COVID-19 is Making a Case to Bring Back Women to the Workforce

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COVID-19 is Making a Case to Bring Back Women to the Workforce

By: Chantal N. Guerriero, Esq. and Ty Hyderally, Esq.

March is Women’s History Month, and this year, more than ever, it is important to recognize the growing need for women in the workforce.  As a result of the COVID-19 pandemic, the progress made in terms of adding women to the workforce has been greatly hindered.  According to a National Women’s Law Center analysis of the Bureau of Labor Statistics monthly jobs report, 275,000 women dropped out of the labor force in January 2021 as a result of the pandemic.  As such, the women’s labor force participation rate was at a mere 55.8% in the month of February, the lowest since 1987.  These numbers do not even include the unemployment rate, which is disproportionately high in women, and especially women of color.  

Women in the workforce
March is Women’s History Month: An annual designated month that celebrates the contributions of women to events in history and present society.

Fewer working women in the workforce not only expands the gender gap, but also weakens the economy even further.  The McKinsey Global Institute predicts that adding women to the labor market could add $4.3 trillion to the gross domestic product (GDP) by the year 2025.  Further, Bank of America predicts that achieving gender equality would increase the GDP by up to $28 trillion by that same year.  In addition, companies with ethnic and racially diversified workforces, see returns of 8% higher. More diverse companies also see much lower earnings risk.  There are many factors to examine in determining why women have decreased in the workforce, and how to add them back in.

Certain factors that have forced women out of the work force are circumstantial, based on occupation. Historically, prior recessions have affected the manufacturing and construction sectors. In contrast, the 2020 economic downturn has affected more jobs involving in-person activities, such as dining, teaching, providing child and health care, and entertainment.  These are industries in which women have historically outnumbered men.  As a result, women aged 20 and over have faced an unemployment rate of 6.1%, with over two million women having lost their jobs since February 2020.  Further, Black and Latinx women have been suffering even more, with the number of working women of color dipping more in the past year than in the financial crisis. 

In addition, women statistically bear a larger burden of taking care of children or elderly family members.  As a result, much of the decline of women in the labor force is due to the lack of childcare available, as well as remote learning.  Many women, especially mothers, have been forced to leave work because their children are not attending school in person, and thus, they must stay home with them.  Mothers further do not want to leave their children with caregivers, because they fear potential COVID-19 exposure.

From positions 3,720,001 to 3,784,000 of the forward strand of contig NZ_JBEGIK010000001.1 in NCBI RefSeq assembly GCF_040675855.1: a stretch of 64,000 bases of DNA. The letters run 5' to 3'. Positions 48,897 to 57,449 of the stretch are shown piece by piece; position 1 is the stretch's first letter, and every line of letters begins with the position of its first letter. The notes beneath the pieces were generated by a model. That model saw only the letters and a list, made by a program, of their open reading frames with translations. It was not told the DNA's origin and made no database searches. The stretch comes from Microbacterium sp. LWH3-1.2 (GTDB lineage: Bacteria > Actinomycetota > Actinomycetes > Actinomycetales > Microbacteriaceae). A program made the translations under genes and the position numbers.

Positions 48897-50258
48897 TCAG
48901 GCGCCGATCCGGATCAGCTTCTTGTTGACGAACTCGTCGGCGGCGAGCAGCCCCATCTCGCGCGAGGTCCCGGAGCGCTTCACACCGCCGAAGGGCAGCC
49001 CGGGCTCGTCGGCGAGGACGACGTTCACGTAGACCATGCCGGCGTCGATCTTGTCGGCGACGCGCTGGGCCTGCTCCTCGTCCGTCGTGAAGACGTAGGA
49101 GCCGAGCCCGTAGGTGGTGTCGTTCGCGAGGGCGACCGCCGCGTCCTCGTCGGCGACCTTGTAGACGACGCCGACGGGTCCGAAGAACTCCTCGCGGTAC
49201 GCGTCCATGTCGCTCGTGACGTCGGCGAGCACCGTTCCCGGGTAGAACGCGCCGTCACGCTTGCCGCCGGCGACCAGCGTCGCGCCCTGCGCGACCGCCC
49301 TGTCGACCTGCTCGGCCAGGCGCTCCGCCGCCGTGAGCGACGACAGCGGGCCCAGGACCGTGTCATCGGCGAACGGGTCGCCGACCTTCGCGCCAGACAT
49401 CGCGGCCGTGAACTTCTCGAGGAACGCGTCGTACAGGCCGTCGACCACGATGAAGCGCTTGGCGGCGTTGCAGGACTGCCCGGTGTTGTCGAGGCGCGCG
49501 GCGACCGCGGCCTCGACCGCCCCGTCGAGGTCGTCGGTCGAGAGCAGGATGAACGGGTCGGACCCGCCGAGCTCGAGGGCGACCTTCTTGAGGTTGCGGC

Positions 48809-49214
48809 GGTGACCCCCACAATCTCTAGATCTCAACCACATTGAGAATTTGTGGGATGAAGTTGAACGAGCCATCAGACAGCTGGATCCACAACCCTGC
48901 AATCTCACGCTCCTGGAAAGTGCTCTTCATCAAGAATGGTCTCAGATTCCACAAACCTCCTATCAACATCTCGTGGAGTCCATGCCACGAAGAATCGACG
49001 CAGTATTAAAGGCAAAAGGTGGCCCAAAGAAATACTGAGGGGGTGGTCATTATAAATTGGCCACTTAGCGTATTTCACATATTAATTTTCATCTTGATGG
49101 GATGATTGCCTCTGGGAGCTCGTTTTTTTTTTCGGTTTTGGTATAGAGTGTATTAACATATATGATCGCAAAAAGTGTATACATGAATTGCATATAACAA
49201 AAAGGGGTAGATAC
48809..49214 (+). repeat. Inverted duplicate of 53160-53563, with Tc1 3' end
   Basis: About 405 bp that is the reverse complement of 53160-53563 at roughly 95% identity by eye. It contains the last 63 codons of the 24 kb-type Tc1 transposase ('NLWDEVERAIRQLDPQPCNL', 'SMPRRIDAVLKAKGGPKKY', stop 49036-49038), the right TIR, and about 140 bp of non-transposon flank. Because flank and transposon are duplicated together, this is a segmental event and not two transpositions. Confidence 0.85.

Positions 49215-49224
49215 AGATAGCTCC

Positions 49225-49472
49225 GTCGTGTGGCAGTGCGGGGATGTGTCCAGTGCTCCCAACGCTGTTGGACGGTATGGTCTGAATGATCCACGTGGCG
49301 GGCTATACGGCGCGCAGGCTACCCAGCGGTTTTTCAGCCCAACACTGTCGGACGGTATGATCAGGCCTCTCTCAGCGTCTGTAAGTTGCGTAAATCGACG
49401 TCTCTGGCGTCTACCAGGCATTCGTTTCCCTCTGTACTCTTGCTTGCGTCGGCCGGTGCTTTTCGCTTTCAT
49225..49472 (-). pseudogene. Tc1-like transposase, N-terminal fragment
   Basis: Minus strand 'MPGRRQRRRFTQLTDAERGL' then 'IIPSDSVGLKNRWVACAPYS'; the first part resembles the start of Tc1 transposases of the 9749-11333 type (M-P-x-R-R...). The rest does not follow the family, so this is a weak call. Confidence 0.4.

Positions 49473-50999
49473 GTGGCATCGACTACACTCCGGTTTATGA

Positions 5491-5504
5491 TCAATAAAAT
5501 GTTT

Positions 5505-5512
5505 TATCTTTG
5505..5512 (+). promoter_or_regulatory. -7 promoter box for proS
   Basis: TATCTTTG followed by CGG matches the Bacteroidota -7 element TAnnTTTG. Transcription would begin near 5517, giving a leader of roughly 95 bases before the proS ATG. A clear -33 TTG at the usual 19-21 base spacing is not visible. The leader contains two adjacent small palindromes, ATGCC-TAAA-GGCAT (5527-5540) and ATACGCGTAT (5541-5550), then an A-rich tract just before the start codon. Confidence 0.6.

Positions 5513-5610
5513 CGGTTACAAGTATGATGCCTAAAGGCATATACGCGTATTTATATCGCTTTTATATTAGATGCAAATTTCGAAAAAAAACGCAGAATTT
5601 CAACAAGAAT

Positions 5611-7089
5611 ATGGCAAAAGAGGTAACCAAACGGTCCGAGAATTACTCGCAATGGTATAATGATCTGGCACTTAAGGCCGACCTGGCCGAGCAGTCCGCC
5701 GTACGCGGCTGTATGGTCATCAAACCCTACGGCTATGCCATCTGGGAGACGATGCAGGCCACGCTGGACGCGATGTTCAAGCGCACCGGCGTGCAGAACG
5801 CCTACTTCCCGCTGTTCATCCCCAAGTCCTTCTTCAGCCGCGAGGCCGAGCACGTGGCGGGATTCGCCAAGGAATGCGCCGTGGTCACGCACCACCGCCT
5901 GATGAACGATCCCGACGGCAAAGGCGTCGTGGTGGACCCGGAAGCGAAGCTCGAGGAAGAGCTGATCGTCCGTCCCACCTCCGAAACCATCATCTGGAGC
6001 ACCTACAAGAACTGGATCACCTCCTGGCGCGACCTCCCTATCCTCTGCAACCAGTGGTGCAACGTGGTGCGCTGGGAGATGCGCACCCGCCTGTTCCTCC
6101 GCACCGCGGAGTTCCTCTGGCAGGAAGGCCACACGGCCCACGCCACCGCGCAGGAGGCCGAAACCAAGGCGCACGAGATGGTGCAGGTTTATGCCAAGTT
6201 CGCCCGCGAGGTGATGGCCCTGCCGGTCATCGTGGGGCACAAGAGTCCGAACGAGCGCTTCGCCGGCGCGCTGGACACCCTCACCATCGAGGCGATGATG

However, women should be aware that there are laws in place which protect their rights and their job security during these trying times.  During the pandemic, certain laws were even expanded in order to adjust for the necessary time away from work.  Up until December 31, 2020,[1] the Families First Coronavirus Response Act (“FFCRA”), required employers to provide paid sick leave, as well as expanded family and medical leave, to their employees.  In New Jersey, the Family Leave Act was amended to provide 12 weeks of unpaid leave in any 24-month period to care for a child whose school has been closed due to COVID-19.   Women who were terminated as a result of trying to exercise these rights may very well have legal recourse, and should be aware of their protections.

Additionally, with the significant drop in the rate of working women, employers must keep in mind that all workplaces must be equal opportunity environments. Equality is not a mere suggestion, rather, it is the law.  The New Jersey Law Against Discrimination (LAD) and the New York Human Rights Law (NYHRL) prohibit discrimination and harassment based on gender.  This means that employers may not discriminate against someone on the basis of gender not only during employment, but also during the hiring and firing process.

The addition of women in the workforce should be celebrated and encouraged throughout this Women’s History Month and beyond.  It is crucial to remember that decreasing the gender gap is necessary and beneficial for reaching equality, as well as boosting the economy.  While the COVID-19 pandemic has negatively impacted the number of women in the labor force, it has also caused people to recognize the value of women in the workforce.  With this in mind, it is hopeful that society will begin to progress forward and offer more employment opportunities for women in the near future.

En nuestra firma hablamos español. This blog is for informational purposes only.  It does not constitute legal advice, and may not reasonably be relied upon as such.  If you face a legal issue, you should consult a qualified attorney for independent legal advice with regard to your particular set of facts.  This blog may constitute attorney advertising.  This blog is not intended to communicate with anyone in a state or other jurisdiction where such a blog may fail to comply with all laws and ethical rules of that state of jurisdiction.

[1] The FFCRA requirements expired on December 31, 2020.  There remain other laws in place, like the Family and Medical Leave Act, as well as the New Jersey Family Leave Act, under which women may exercise their rights.

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